Monetary policy

K. Kıvanç Karaman, Sevket Pamuk, Seçil Yıldırım-Karaman, 24 February 2018

There is a notable lack of long-run analyses of monetary systems and their stability. This column addresses this gap by looking at the monetary systems of major European states between 1300 and 1914. The evidence collected suggests that, despite many switches between standards and systems, fiscal capacity and political regimes ultimately shaped patterns of monetary stability. Theories of monetary stability that rely on the mechanics of monetary systems perform poorly when such a long-run perspective is taken.

Gauti Eggertsson, Ragnar Juelsrud, Ella Getz Wold, 31 January 2018

Economists disagree on the macroeconomic role of negative interest rates. This column describes how, due to an apparent zero lower bound on deposit rates, negative policy rates have so far had very limited impact on the deposit rates faced by households and firms, and this lower bound on the deposit rate seems to be causing a decline in pass-through to lending rates as well. Negative interest rates thus appear ineffective in stimulating aggregate demand.

Thomas Hasenzagl, Filippo Pellegrino, Lucrezia Reichlin, Giovanni Ricco, 15 January 2018

The ECB's Survey of Professional Forecasters supports the ECB’s view that inflation in the Eurozone will pick up and will be back within the central bank's target range in 2019.  This column disagrees.  Using a model that formalises the widely held view that inflation dynamics are a function of three components – long-term expectations, the Phillips curve, and oil price movement – it forecasts Eurozone inflation in 2019 at only 1.1%, a rate which is close to that implied by the bond markets.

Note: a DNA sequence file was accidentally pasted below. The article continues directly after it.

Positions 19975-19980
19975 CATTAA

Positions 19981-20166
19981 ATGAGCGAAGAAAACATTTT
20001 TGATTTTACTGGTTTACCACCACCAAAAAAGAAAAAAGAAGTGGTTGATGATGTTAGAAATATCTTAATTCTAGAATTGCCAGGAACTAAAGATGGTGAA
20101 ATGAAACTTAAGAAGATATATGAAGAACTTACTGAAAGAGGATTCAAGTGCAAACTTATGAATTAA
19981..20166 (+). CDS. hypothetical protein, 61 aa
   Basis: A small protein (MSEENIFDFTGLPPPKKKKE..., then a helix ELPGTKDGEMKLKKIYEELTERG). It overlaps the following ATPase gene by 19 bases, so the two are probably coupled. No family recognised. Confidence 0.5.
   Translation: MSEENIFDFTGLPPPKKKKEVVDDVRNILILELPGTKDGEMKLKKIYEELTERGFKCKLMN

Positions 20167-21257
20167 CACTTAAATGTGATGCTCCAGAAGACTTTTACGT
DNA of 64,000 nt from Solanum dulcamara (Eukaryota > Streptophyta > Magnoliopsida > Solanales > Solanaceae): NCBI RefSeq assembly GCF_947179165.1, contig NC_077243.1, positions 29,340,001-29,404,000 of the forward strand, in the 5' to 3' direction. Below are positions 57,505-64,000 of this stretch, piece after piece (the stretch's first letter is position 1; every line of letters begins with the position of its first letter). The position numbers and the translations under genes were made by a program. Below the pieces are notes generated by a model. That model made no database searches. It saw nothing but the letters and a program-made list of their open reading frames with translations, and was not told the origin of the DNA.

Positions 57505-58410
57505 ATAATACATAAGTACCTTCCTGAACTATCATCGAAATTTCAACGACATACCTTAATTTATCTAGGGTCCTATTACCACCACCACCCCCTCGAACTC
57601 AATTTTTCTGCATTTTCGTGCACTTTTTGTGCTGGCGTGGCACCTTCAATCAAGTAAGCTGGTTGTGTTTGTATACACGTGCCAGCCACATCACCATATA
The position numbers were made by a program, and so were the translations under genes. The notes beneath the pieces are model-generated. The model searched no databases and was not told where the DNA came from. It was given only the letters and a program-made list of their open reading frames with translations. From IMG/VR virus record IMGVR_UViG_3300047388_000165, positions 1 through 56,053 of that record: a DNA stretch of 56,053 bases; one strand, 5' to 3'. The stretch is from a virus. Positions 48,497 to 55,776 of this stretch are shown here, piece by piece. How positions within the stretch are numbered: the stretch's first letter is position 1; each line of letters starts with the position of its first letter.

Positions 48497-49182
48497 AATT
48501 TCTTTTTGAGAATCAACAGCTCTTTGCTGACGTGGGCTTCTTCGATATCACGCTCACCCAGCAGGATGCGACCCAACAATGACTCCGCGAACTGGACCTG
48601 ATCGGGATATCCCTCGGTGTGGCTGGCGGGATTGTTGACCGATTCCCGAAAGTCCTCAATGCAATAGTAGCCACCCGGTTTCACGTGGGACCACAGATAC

Maurice Obstfeld, Romain Duval, 10 January 2018

The widespread and persistent productivity slowdown witnessed since the Global Crisis had already begun in advanced and low-income countries prior to the crisis. This column argues that the crisis amplified the slowdown by creating ‘productivity hysteresis’, and that monetary policy played an ambiguous role. Policymakers must now address the legacies of the crisis through innovation, education policies, and structural reforms.

Luis Brandao-Marques, Gaston Gelos, 21 December 2017

Some have speculated that the rise in nonbank financing has weakened the transmission mechanism of monetary policy. This column used international data to investigate this claim. Overall, the evidence suggests that nonbanks tend to respond more strongly to monetary policy than banks. Although monetary policy remains potent in an environment with more nonbank intermediation, it will need to continuously adapt to changes in the transmission mechanism.

Other Recent Articles:

Events